NY-09: The real take-away

Democrats aren't trying really hard to spin yesterday's loss in Anthony Weiner's old U.S. House seat.  Yes, Weiner's bizarre sextexting scandal certainly didn't help Democrats, but in a congressional district so overwhelmingly Democratic -- since the 1920s, no less - a suitable Democrat should have held the seat with little trouble.  Instead, veteran state legislator David Weprin lost handily to Republican rookie and retired businessman Bob Turner. 

The reason?  In a word, turnout.  Only 22% of registered voters chose to turnout in yesterday's special, enabling Republicans, Republican-leaners, and the district's significant Orthodox Jewish population to have disproportionate impacts on the election outcome. 

Republican Turner very smartly focused his campaign on two issues: the economy, or Barack Obama's abysmal handling of the economy, and Israel, or Barack Obama's insistence that Israel return to its 1967 borders (suicidal for Israelis).

The real take-away for 2012 is that Democrat voters and Democrat-leaners are a dispirited bunch.  Mr. Obama's job approval (handling the economy) hovers in the mid to high thirties in the New York district.  If the economy doesn't turnaround pronto - a very unlikely possibility - large segments of the Democrat base may just take a pass on voting in the 2012 general elections.  Such would present the GOP with more conversion opportunities in House and Senate races than is now conceivable.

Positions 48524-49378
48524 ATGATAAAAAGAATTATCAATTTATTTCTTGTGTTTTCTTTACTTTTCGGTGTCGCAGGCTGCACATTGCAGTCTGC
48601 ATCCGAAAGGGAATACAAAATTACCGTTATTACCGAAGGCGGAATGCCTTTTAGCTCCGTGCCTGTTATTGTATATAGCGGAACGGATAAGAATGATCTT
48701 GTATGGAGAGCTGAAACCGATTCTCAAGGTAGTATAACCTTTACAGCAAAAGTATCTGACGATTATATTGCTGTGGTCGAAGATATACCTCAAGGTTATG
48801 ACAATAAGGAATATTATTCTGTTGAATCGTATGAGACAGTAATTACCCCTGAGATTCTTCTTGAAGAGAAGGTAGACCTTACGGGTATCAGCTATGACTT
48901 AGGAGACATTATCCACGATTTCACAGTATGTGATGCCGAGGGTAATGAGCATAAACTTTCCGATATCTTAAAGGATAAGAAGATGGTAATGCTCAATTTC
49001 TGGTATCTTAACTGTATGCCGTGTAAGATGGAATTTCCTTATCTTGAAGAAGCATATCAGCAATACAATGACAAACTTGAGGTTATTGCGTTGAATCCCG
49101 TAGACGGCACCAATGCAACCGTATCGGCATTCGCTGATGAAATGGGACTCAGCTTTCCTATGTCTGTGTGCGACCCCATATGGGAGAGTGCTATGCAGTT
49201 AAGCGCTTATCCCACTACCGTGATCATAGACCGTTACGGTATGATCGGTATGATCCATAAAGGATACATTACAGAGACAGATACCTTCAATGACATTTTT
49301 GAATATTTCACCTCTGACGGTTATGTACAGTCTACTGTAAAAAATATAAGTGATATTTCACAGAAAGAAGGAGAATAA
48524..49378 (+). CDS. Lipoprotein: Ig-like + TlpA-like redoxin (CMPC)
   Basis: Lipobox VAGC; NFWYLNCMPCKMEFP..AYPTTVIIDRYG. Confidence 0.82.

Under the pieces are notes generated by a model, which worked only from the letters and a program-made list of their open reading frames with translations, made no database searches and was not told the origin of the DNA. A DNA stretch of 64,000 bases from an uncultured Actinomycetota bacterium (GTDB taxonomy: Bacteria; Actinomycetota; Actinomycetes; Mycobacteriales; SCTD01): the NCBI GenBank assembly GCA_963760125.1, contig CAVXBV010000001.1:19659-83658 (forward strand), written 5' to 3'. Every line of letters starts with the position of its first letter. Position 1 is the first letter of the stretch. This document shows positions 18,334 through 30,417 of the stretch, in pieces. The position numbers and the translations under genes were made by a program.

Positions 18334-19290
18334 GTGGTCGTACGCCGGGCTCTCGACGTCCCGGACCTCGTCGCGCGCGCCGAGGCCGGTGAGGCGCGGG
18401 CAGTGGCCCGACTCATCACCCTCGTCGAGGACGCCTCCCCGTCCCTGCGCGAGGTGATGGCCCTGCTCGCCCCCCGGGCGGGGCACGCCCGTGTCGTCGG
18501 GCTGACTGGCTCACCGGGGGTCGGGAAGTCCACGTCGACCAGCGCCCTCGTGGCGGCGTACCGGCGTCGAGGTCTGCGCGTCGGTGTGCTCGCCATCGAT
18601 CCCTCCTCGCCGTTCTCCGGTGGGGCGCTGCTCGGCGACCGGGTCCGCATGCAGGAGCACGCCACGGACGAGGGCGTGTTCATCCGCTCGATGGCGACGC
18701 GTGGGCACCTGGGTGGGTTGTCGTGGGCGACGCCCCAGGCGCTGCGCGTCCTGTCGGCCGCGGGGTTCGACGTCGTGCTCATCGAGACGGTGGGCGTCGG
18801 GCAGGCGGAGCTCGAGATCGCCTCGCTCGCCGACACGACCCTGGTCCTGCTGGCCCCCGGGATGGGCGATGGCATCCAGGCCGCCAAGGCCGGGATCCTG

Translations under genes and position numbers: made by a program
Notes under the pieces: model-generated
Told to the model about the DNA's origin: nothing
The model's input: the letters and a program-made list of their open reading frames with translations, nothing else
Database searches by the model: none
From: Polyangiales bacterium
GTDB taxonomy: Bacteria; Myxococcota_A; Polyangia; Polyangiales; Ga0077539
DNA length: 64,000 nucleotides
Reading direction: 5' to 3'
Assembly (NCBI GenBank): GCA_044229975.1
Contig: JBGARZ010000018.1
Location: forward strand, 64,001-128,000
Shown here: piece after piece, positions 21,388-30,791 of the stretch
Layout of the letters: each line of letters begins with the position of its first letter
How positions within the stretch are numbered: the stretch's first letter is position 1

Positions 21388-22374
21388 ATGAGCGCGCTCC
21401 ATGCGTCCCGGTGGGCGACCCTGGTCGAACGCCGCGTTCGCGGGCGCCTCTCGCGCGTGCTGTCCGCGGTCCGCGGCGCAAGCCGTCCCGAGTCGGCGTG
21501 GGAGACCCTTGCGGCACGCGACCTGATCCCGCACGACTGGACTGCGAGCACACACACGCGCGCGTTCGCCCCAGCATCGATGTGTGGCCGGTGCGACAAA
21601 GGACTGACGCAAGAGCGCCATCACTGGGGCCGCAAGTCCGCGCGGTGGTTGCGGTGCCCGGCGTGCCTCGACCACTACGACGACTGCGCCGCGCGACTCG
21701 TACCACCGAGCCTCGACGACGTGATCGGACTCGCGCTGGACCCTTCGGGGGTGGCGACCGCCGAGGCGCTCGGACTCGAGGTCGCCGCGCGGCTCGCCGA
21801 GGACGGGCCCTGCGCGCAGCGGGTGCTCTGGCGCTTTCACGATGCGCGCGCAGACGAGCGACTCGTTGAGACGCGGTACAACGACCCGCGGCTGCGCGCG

Democrats are already grumbling about Mr. Obama being an electoral albatross in 2012.  Expect that grumbling to increase.  The question is: when will panic set in among Democrats, and what does that mean to Mr. Obama's re-election bid? 

Democrats aren't trying really hard to spin yesterday's loss in Anthony Weiner's old U.S. House seat.  Yes, Weiner's bizarre sextexting scandal certainly didn't help Democrats, but in a congressional district so overwhelmingly Democratic -- since the 1920s, no less - a suitable Democrat should have held the seat with little trouble.  Instead, veteran state legislator David Weprin lost handily to Republican rookie and retired businessman Bob Turner. 

The reason?  In a word, turnout.  Only 22% of registered voters chose to turnout in yesterday's special, enabling Republicans, Republican-leaners, and the district's significant Orthodox Jewish population to have disproportionate impacts on the election outcome. 

Republican Turner very smartly focused his campaign on two issues: the economy, or Barack Obama's abysmal handling of the economy, and Israel, or Barack Obama's insistence that Israel return to its 1967 borders (suicidal for Israelis).

The real take-away for 2012 is that Democrat voters and Democrat-leaners are a dispirited bunch.  Mr. Obama's job approval (handling the economy) hovers in the mid to high thirties in the New York district.  If the economy doesn't turnaround pronto - a very unlikely possibility - large segments of the Democrat base may just take a pass on voting in the 2012 general elections.  Such would present the GOP with more conversion opportunities in House and Senate races than is now conceivable. 

Democrats are already grumbling about Mr. Obama being an electoral albatross in 2012.  Expect that grumbling to increase.  The question is: when will panic set in among Democrats, and what does that mean to Mr. Obama's re-election bid? 

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